Although he's been a mover and shaker in Austin for a while now, Mayor Pro Tem Martinez is doing much more moving these days – on up. Expanding his roles and responsibilities while humbly deflecting kudos, this East Austin son's sky is seemingly limitless.
As U.S. representative for Central Texas, Doggett keeps actively connected to the community and personally invested in education, health care, and volunteer service. No matter how hard the Republicans try to gerrymander his district or sideline him in Congress, our Democratic supercongressman has remained a firm voice for health care and education on Capitol Hill, and a constant presence at community events throughout his district. His latest victory? Forcing Gov. Rick Perry to act like a real governor concerning education funding. Score one for the federal government.
Don't let the bashful smile fool you. Robbins may be slight of stature (he once joked that if he turned sideways, he'd disappear), but inside that oversized blazer, you'll find the heart of a lion undeterred after three decades of fighting for sustainability, transparency, and wise energy policy at City Hall. A tireless wonk and expert on everything from energy efficiency to synthetic fuels, Robbins – and his work The Austin Environmental Directory, now in its seventh edition – has become an indispensable resource to city officials, so much so that in 2007 they named a Downtown cooling plant after him. How cool is that?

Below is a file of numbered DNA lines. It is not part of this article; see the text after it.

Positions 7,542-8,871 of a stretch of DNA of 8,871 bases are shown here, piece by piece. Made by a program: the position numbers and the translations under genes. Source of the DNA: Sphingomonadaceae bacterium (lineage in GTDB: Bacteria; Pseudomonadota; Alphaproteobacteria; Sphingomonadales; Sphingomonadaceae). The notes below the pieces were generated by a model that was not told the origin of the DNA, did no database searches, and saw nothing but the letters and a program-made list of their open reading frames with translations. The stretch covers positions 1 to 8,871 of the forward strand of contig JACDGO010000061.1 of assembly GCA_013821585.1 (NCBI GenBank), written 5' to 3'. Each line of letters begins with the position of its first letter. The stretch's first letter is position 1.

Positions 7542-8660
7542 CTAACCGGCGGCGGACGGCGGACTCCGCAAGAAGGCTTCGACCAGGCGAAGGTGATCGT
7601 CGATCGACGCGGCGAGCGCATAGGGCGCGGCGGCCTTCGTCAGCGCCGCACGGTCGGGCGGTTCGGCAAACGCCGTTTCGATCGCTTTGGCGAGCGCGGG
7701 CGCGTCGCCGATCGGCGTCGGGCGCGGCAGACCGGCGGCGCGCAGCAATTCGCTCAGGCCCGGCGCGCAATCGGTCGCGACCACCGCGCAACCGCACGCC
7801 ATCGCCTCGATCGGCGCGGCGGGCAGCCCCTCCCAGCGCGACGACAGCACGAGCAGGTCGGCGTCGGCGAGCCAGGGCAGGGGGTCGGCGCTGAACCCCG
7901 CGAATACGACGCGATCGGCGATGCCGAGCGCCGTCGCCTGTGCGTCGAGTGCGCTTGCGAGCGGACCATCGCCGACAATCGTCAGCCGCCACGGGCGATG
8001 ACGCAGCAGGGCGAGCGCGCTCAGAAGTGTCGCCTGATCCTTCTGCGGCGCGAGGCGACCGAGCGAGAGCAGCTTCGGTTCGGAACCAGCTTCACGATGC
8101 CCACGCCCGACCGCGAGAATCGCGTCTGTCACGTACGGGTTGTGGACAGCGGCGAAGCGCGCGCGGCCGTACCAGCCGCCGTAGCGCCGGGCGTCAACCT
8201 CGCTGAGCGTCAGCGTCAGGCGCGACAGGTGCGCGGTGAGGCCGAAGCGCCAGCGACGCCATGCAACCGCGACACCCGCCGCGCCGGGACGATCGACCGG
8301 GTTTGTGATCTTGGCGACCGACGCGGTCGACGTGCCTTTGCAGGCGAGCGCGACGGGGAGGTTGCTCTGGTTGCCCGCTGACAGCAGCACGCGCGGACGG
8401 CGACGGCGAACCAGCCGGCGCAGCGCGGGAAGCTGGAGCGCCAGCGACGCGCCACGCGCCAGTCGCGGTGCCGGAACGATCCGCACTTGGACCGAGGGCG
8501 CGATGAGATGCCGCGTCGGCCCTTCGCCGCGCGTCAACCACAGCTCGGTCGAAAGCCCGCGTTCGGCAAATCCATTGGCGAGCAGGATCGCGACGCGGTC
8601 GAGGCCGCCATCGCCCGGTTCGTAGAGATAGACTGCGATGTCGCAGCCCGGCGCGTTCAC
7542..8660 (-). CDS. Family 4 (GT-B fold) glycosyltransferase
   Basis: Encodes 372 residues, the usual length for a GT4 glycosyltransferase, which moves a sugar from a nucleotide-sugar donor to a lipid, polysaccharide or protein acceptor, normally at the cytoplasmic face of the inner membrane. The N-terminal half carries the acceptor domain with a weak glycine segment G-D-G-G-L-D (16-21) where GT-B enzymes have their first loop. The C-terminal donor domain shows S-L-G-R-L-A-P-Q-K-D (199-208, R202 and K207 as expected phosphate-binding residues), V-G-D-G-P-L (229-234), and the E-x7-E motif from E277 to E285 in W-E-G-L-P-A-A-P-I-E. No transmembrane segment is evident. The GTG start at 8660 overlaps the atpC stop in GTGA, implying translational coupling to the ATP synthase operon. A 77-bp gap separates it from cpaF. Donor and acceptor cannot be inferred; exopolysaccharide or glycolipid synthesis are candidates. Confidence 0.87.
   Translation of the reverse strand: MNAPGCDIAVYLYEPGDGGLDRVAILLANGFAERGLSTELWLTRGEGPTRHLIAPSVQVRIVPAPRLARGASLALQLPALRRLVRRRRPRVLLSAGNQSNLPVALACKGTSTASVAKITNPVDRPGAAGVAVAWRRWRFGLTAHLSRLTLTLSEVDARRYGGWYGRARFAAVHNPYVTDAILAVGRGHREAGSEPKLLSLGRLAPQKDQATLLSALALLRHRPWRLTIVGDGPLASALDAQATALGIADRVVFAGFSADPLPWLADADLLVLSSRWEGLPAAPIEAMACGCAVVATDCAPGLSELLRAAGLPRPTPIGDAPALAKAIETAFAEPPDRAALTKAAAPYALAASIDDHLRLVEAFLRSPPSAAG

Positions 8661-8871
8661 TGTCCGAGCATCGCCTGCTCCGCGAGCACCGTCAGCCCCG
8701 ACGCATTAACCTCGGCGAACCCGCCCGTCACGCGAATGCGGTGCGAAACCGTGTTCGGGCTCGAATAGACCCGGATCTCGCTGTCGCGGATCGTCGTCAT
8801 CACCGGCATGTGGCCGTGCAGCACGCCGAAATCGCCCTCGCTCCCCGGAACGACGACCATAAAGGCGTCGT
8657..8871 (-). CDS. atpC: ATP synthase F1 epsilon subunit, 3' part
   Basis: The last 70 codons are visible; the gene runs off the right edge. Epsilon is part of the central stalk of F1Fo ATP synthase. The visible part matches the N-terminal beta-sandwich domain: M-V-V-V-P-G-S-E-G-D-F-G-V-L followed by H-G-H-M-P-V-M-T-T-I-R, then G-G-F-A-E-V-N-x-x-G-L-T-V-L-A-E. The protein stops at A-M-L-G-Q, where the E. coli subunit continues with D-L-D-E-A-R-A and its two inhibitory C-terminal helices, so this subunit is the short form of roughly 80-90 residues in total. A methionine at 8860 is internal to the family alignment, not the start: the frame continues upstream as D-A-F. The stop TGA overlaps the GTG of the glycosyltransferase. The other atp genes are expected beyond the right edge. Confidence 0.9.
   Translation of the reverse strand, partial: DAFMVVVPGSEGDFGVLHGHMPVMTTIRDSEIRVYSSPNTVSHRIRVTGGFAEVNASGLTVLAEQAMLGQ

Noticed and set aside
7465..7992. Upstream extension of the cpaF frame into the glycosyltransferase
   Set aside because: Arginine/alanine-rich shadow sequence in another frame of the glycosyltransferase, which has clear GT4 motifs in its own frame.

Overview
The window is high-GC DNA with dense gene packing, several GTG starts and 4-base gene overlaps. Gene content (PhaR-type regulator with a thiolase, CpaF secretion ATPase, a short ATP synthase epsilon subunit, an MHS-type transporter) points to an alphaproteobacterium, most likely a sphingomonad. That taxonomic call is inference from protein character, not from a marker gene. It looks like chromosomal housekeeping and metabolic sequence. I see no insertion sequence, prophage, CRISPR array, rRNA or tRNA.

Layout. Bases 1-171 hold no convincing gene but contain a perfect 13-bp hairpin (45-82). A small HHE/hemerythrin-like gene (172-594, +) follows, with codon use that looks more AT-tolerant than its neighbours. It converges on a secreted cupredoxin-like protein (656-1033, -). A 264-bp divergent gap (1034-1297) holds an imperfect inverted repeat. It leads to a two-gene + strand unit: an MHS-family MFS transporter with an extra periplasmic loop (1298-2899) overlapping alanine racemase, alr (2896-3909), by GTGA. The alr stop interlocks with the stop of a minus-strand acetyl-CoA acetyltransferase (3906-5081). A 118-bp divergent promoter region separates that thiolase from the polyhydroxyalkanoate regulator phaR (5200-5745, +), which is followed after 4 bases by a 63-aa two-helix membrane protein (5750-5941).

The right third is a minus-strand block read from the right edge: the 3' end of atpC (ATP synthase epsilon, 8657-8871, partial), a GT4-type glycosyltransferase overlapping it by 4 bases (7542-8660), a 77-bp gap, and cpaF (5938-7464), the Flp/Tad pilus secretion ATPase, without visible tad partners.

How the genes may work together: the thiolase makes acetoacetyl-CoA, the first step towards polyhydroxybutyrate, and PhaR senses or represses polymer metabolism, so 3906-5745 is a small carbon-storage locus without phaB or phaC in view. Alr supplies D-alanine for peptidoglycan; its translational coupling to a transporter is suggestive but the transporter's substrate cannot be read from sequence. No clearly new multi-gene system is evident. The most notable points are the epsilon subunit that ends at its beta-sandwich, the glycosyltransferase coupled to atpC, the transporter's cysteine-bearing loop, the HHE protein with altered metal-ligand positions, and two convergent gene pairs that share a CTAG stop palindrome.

Every Saturday for two years, rain or shine, a small but dedicated band of animal lovers stood outside the now-closed Petland along I-35 in far South Austin, bearing signs that read: "Honk for no more puppy mills." The City Council heard those honks, and in late July passed a citywide ban on retail sales of dogs and cats. Woof!
Stuff your recyclables into a blue cart and roll it to the curb. Stuff yourself into a little blue-and-white car and roll it from the curb. Both the city of Austin's easy-breezy single-stream program for residential recycling and Car2Go's expanding fleet of rent-by-the-minute smart-for-two cars encourage the transition toward reducing our carbon footprint, not only as individuals but as a community. Efforts to live more sustainably can seem too great a responsibility for one person, and these programs offer tangible results, greater than any of us could accomplish individually, as we simultaneously shrink today's landfill and clear tomorrow's air.